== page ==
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Remembering Labor Leader Ed Vargas

New York, NY – Heriberto (Ed) Vargas was a veteran labor leader in New York City with more than 40 years of commitment to economic, political, and social issues affecting working families in New York,nationally, and internationally. He started his career as an organizer for the ILGWU, Local 23-25, and held many positions in its successor unions. He most recently served as Director of Labor Relations at the New York State Department of Labor.
Ed Vargas – he will be missed.

Ed’s first union experience was as a member of Local 99 of the International Ladies’ Garment Workers Union (ILGWU) as a rank-and-file shipping clerk. He served in the US Air Force from 1966 to 1970 and was honorably discharged with the rank of Sgt, and later attended the Herbert H. Lehman College in the Bronx. In 1977, he joined the staff of ILGWU Local 23-25 as an organizer and became Director of Organizing in 1983. Politics and political action were always a major part of his work, which led to his appointment in 1992 as National Political Director of the ILGWU. In 1995, when the ILGWU merged with ACTWU and became UNITE, Ed was appointed head of the New York State Council. In 2001, UNITE’s new President, Bruce Raynor, tapped him to serve as Assistant to the President.

Ed served on the National Executive Board of the Latin Council on Latin American Advancement (LCLAA), as well as on the board of the New York City chapter. He was also the coordinator of the annual ceremony honoring the victims of the 1911 Triangle Shirtwaist Factory Fire, which has been commemorated at the Greenwich Village building site for several decades. He was also a founding member of the Working Families Party and served on the board of El Puente, a youth arts and education nonprofit in Williamsburg, Brooklyn.
In 1988, he was selected by the AFL-CIO to be part of a U.S. election observer team during the constitutionally mandated plebiscite in Chile, in which voters overwhelmingly cast ballots against an additional eight-year term for General Pinochet, opening the way for the transition to democracy. In June 1990, he proudly served as Chief of Security for Nelson Mandela when the South African leader visited New York City for the first time after his release from Robbin Island prison. My dad was responsible for Mandela’s safety while in New York City, and in 1994, Ed served as an official observer of the first free and fair election in a democratic South Africa, in which Mandela became the nation’s first black president.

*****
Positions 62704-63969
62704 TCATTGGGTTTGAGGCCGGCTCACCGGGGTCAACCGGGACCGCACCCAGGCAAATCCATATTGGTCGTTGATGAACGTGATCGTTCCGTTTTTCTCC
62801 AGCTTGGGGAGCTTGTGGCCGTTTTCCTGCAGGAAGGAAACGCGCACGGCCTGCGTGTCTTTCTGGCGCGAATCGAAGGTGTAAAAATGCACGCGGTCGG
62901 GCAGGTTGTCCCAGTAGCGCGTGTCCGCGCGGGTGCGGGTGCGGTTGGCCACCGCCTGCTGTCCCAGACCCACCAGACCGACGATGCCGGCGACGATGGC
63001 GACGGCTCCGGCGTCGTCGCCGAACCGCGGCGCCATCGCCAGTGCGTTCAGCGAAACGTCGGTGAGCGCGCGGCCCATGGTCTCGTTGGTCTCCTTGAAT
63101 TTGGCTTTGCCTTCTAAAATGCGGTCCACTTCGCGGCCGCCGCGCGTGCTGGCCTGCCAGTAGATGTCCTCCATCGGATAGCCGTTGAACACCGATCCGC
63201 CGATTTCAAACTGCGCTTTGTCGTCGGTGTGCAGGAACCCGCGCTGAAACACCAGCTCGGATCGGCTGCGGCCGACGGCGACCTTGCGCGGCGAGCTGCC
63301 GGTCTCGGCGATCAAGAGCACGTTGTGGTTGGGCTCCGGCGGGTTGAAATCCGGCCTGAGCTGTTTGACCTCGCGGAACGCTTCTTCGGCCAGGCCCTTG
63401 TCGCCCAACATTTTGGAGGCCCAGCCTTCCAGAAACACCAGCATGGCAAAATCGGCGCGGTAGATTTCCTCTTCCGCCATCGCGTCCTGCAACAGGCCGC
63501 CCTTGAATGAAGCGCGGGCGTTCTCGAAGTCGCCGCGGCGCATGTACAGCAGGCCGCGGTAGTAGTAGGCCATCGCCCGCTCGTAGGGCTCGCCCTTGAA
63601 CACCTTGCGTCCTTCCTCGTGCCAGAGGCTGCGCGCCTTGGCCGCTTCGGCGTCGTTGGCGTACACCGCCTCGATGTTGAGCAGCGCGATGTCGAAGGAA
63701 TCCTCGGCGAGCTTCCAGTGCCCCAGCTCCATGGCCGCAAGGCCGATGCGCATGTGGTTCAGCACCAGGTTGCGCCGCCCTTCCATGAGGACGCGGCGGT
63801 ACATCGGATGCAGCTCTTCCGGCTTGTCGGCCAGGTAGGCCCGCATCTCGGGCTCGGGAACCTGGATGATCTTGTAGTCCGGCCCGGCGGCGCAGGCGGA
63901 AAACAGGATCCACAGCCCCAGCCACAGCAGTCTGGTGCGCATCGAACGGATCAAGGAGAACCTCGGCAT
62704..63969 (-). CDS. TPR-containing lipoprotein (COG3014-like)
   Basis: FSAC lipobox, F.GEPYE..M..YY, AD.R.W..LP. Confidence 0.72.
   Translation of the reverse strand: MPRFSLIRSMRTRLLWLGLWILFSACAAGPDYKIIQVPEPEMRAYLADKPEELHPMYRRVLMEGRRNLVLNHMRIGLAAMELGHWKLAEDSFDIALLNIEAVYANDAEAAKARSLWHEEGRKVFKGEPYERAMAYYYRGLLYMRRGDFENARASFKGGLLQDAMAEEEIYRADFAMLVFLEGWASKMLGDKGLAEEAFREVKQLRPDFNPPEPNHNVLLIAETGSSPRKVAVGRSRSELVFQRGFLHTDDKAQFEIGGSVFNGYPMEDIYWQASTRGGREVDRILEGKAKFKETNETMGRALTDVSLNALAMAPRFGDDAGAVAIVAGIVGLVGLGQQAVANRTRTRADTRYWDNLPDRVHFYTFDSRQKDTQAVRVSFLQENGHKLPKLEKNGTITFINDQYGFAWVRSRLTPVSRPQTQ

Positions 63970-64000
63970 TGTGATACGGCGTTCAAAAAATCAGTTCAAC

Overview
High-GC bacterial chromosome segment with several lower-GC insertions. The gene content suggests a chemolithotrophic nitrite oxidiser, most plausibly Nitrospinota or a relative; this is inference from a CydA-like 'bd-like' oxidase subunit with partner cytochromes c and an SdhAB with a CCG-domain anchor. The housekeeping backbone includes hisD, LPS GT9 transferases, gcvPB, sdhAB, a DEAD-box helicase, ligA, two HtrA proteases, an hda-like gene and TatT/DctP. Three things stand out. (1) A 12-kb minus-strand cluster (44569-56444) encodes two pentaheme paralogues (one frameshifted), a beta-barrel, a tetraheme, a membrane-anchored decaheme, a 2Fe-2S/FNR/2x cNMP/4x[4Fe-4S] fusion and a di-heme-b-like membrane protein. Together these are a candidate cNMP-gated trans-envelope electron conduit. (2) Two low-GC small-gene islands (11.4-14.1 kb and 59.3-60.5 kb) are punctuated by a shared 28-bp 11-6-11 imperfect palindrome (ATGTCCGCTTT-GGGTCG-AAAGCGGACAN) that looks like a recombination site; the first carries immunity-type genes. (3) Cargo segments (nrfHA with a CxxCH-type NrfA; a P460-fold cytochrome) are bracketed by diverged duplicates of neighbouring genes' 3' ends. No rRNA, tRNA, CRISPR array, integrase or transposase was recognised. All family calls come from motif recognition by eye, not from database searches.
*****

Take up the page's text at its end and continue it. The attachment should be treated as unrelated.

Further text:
He served as an elected delegate to the Democratic National Conventions in 1988, 1992, 1996, and 2000, and he was Bronx Borough Coordinator for the New York City Central Labor Council’s Get-Out-The-Vote Election Day activity for more than a decade.
A proud Brooklyn native, with the accent to match, he lived for several decades in Manhattan with his wife, Liz Weiner, a remarkable woman left widowed way too soon. He had three children Greg, Ariane, Sofia, who were incredibly proud to call him “Papi,” and he was a phenomenal grandfather to his granddaughter, Caroline, and grandson, Levi. Papi was a passionate, generous, irresistible force, loved working people everywhere, and loved his large family, biological and chosen.
We are all heartbroken but determined to keep fighting for a better world, as he did. A memorial will be held on Tuesday, October 5th, 2021 at Riverside Memorial Chapel, 180 W. 76 St. at 3 pm. In lieu of flowers, please consider donating to the Triangle Fire Memorial at rememberthetrianglefire.org.
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1 thought on “Remembering Labor Leader Ed Vargas”

  1. Lallan Schoenstein

    Ed Vargas, Present! As a coworker at UNITE I shared his concern for the the people of New Orleans who suffered the disaster created by Hurricane Katrina in 2005. I thought of him as hurricanes devastated Puerto Rico. Vargas was an artist, fascinated by graphic programs on his computer. His “Union Solidarity” made him a wonderful person to work with.

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